Europe wants its Parmesan back

European Union wants to ban the use of names like Parmesan, feta and Gorgonzola on cheese made in the United States
Associated Press
Mar 11, 2014


Would Parmesan by any other name be as tasty atop your pasta? A ripening trade battle might put that to the test.

As part of trade talks, the European Union wants to ban the use of European names like Parmesan, feta and Gorgonzola on cheese made in the United States.

The argument is that the American-made cheeses are shadows of the original European varieties and cut into sales and identity of the European cheeses. The Europeans say Parmesan should only come from Parma, Italy, not those familiar green cylinders that American companies sell. Feta should only be from Greece, even though feta isn't a place. The EU argues it "is so closely connected to Greece as to be identified as an inherently Greek product."

So, a little "hard-grated cheese" for your pasta? It doesn't have quite the same ring as Parmesan.

U.S. dairy producers, cheesemakers and food companies are all fighting the idea, which they say would hurt the $4 billion domestic cheese industry and endlessly confuse consumers.

"It's really stunning that the Europeans are trying to claw back products made popular in other countries," says Jim Mulhern, president of the National Milk Producers Federation, which represents U.S. dairy farmers.

The European Union would not say exactly what it is proposing or even whether it will be discussed this week as a new round of talks on an EU-United States free trade agreement opens in Brussels.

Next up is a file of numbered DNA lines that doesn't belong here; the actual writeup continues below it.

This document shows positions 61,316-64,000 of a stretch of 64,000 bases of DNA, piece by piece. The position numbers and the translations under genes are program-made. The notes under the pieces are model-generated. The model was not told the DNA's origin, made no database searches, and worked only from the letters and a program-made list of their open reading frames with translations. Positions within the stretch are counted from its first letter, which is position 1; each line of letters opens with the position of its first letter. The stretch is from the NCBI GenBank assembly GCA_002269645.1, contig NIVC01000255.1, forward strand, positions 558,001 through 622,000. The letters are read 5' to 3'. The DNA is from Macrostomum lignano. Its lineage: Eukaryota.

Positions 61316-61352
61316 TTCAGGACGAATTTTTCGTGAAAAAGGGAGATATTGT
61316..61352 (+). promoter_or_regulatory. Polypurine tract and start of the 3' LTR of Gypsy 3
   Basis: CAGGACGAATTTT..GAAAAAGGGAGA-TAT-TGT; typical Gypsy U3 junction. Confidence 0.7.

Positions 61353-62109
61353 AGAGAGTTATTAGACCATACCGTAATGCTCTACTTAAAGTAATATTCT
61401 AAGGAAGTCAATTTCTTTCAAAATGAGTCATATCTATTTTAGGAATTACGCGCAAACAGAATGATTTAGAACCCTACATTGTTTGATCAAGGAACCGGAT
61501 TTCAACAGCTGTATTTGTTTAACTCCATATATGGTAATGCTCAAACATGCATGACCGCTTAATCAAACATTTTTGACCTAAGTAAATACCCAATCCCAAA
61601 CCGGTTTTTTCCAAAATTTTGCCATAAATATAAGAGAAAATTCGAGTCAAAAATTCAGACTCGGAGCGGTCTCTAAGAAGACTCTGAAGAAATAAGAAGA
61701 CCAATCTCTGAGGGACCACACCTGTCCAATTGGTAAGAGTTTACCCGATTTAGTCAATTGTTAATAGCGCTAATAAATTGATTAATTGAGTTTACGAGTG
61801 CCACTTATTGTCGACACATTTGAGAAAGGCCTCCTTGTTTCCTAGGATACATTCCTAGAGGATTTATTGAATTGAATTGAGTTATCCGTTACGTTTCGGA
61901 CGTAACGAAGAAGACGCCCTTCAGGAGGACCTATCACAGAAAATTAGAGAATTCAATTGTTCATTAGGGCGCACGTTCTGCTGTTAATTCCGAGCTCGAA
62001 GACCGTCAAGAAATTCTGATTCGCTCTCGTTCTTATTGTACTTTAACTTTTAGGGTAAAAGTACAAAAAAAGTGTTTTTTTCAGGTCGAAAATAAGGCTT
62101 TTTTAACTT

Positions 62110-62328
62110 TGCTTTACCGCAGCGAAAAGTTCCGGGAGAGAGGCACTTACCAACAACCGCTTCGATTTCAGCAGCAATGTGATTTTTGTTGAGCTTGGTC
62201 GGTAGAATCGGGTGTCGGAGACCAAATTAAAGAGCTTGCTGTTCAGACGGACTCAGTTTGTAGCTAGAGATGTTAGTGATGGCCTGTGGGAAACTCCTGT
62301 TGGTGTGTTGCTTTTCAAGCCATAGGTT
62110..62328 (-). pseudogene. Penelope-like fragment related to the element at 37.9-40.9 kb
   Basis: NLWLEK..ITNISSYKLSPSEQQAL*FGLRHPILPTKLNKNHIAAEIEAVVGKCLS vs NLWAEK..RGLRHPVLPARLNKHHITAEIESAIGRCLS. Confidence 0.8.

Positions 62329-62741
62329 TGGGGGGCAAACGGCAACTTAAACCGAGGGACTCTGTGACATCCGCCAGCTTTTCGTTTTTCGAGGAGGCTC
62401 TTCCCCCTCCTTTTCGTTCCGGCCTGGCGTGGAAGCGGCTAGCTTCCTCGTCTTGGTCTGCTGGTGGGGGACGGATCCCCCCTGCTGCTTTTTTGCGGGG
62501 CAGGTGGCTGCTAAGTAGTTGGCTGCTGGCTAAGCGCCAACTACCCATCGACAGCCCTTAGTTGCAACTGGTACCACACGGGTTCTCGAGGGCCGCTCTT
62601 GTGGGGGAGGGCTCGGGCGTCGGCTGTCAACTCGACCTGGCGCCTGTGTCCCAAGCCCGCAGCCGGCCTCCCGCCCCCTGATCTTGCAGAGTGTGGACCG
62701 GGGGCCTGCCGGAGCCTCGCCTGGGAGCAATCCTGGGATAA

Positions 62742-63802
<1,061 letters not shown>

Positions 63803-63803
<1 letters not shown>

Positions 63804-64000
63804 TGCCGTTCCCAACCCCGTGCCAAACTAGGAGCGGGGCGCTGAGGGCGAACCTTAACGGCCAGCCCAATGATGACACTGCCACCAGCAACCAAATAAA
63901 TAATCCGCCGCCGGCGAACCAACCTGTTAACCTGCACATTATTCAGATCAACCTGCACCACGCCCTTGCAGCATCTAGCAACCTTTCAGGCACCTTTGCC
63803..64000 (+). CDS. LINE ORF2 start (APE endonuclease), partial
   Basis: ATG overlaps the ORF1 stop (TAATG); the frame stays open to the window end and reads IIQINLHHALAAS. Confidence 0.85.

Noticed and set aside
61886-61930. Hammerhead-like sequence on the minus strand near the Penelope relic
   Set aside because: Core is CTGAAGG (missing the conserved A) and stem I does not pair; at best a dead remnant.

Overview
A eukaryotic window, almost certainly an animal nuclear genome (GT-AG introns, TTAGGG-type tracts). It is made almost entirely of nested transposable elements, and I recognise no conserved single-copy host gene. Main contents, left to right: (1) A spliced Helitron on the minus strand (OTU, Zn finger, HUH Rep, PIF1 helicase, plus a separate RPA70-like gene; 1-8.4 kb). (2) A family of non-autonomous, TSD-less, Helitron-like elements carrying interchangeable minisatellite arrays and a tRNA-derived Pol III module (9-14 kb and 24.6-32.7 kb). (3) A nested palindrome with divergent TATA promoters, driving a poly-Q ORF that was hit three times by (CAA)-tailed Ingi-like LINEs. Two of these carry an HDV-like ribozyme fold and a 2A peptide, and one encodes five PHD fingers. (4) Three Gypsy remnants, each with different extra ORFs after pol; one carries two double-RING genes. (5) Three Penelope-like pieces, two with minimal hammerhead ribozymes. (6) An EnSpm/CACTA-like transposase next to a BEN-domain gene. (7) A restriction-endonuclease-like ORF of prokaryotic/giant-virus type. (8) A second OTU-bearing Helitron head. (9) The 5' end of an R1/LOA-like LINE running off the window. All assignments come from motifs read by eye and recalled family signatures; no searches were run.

European Commission spokesman Roger Waite would only say that the question "is an important issue for the EU."

That's clear from recent agreements with Canada and Central America, where certain cheese names were restricted unless the cheese came from Europe. Under the Canadian agreement, for example, new feta products manufactured in Canada can only be marketed as feta-like or feta-style, and they can't use Greek letters or other symbols that evoke Greece.

Though they have not laid out a public proposal, the EU is expected to make similar attempts to restrict marketing of U.S.-made cheeses, possibly including Parmesan, Asiago, Gorgonzola, feta, fontina, grana, Muenster, Neufchatel and Romano.

And it may not be just cheese. Other products could include bologna, Black Forest ham, Greek yogurt, Valencia oranges and prosciutto, among other foods.

The trade negotiations are important for the EU as Europe has tried to protect its share of agricultural exports and pull itself out of recession. The ability to exclusively sell some of the continent's most famous and traditional products would prevent others from cutting into those markets.

Concerned about the possible impact of changing the label on those popular foods, a bipartisan group of 55 senators wrote U.S. Trade Representative Michael Froman and Agriculture Secretary Tom Vilsack this week asking them not to agree to any such proposals by the EU.

Led by New York Sen. Charles Schumer, D-N.Y., and Pennsylvania Sen. Patrick Toomey, R-Pa., the members wrote that in the states they represent, "many small- or medium-sized, family owned businesses could have their businesses unfairly restricted" and that export businesses could be gravely hurt.

Schumer said artisanal cheese production is a growing industry across New York.

"Muenster is Muenster, no matter how you slice it," he said.

Large food companies that mass-produce the cheeses are also fighting the idea. Kraft, closely identified with its grated Parmesan cheese, says the cheese names have long been considered generic in the United States.